Brussels, Belgium (4E) – Retail sales in the 18-nation euro zone grew at the fastest annual pace since early 2007, a sign that consumer spending may support economic recovery in the common currency bloc as unemployment steadily declines.
Retail sales climbed 0.4 percent in June from the prior month based on data from Eurostat, which also increased its estimate for May. The European Union’s statistics agency initially estimated sales to be unchanged in May, but now estimates they increased by 0.3 percent. Sales were up 2.4 percent in June from the year-earlier month, the biggest annual gain since March 2007.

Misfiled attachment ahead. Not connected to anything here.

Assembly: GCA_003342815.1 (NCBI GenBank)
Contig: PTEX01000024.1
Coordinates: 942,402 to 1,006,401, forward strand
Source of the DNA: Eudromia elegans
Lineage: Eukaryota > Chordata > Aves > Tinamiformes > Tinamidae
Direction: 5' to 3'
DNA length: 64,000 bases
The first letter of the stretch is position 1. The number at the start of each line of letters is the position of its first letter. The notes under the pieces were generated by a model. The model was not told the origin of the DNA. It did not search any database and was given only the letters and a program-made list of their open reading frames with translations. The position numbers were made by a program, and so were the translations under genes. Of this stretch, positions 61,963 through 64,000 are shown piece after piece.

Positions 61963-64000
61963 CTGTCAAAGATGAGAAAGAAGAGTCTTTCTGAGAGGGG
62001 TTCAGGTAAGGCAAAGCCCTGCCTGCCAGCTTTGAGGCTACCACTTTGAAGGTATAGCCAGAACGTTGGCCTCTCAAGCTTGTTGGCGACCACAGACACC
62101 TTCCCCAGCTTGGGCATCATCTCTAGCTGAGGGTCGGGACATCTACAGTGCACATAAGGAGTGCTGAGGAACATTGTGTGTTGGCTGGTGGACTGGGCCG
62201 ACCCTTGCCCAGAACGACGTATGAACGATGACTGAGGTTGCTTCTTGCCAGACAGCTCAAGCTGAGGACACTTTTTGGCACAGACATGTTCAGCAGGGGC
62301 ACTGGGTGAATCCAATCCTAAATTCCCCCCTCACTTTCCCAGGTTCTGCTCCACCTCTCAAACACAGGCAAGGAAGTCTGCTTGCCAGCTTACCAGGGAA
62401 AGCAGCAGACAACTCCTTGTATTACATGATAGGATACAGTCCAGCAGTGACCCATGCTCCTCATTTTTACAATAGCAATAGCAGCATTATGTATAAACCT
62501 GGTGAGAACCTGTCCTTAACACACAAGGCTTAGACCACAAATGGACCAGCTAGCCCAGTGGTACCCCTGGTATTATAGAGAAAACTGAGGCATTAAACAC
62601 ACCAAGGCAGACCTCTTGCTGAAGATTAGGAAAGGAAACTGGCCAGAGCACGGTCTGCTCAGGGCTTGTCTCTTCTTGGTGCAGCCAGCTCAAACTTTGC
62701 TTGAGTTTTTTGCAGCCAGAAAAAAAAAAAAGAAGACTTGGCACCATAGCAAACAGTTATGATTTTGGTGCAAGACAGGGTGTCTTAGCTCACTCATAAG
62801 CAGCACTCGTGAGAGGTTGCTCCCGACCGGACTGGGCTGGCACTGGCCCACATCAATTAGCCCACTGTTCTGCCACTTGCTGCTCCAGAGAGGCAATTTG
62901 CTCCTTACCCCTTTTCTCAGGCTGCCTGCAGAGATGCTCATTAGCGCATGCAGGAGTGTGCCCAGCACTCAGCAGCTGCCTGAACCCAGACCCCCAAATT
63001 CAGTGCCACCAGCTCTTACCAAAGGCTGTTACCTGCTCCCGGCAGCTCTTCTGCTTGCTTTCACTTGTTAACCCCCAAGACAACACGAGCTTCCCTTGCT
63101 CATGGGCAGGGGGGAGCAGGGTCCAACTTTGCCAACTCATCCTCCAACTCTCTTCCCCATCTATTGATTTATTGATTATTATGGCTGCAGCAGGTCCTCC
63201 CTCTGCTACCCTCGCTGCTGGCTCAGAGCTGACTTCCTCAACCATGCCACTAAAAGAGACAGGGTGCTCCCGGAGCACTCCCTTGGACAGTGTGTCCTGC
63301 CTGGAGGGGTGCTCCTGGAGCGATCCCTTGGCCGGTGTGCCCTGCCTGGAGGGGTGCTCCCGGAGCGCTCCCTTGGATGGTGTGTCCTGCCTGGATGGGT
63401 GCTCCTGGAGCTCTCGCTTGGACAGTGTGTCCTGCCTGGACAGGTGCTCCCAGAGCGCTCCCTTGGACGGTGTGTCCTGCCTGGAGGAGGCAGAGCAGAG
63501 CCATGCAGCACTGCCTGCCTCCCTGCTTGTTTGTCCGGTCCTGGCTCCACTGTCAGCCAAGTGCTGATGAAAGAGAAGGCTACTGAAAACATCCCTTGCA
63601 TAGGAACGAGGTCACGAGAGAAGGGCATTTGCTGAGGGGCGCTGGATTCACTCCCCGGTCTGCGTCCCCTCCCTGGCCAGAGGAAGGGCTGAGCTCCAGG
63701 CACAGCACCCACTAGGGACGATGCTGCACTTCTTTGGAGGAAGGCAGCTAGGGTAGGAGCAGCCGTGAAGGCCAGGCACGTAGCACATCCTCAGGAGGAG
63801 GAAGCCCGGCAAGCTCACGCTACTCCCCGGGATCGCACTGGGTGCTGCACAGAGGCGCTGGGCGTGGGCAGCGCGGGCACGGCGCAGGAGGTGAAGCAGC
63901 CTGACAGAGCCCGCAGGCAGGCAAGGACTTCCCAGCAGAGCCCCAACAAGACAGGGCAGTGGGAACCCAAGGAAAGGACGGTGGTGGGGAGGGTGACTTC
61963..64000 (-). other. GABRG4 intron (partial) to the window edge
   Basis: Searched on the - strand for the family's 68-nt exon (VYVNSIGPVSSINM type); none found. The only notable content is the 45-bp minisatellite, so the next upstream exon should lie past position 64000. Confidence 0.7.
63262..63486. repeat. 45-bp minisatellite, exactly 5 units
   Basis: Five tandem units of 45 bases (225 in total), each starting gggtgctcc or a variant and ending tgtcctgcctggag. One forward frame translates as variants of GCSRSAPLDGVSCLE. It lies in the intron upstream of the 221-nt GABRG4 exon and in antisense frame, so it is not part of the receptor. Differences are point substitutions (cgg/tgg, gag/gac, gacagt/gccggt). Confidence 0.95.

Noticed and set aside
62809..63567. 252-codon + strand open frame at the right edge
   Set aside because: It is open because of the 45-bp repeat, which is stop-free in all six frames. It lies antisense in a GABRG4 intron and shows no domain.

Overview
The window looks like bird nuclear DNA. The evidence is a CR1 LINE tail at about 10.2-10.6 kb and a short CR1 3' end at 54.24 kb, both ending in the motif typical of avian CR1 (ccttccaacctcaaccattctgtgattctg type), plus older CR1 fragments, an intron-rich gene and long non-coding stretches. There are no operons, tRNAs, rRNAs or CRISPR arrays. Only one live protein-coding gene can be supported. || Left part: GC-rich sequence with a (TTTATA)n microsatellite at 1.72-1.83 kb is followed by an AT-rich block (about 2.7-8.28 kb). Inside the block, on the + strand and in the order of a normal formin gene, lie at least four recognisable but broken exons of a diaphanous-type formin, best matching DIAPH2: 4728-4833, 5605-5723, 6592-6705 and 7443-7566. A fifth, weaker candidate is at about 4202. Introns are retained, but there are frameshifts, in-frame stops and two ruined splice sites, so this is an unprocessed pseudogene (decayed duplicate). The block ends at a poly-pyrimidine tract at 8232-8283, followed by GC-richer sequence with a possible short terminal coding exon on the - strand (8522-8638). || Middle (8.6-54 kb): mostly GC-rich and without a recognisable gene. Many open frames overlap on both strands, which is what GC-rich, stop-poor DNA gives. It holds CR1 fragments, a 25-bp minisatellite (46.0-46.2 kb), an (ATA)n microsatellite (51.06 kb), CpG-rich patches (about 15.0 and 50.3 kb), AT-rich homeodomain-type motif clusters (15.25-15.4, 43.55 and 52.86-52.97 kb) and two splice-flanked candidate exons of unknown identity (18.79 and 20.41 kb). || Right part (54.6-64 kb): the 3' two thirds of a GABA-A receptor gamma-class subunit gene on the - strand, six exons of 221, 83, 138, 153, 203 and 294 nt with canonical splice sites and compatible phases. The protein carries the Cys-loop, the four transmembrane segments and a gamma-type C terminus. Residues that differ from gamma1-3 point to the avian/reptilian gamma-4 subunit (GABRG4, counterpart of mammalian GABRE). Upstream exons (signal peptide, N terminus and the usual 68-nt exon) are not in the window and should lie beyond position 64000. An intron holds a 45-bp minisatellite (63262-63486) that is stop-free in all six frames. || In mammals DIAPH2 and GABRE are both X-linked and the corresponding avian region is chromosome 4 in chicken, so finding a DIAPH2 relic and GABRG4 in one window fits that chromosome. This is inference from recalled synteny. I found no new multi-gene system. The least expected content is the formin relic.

With the jobless rate near record levels, wages rising slowly, and government austerity programs still in place, consumer spending has been a soft spot in the economy. Aside from supporting growth, an increase in consumer spending would allow businesses to raise their prices, resulting to higher inflation.
IHS Global Insight economist Howard Archer said retail sales were up 0.4 percent higher in the second quarter from the previous three months, and that the contribution of consumer spending to economic growth was “modest”.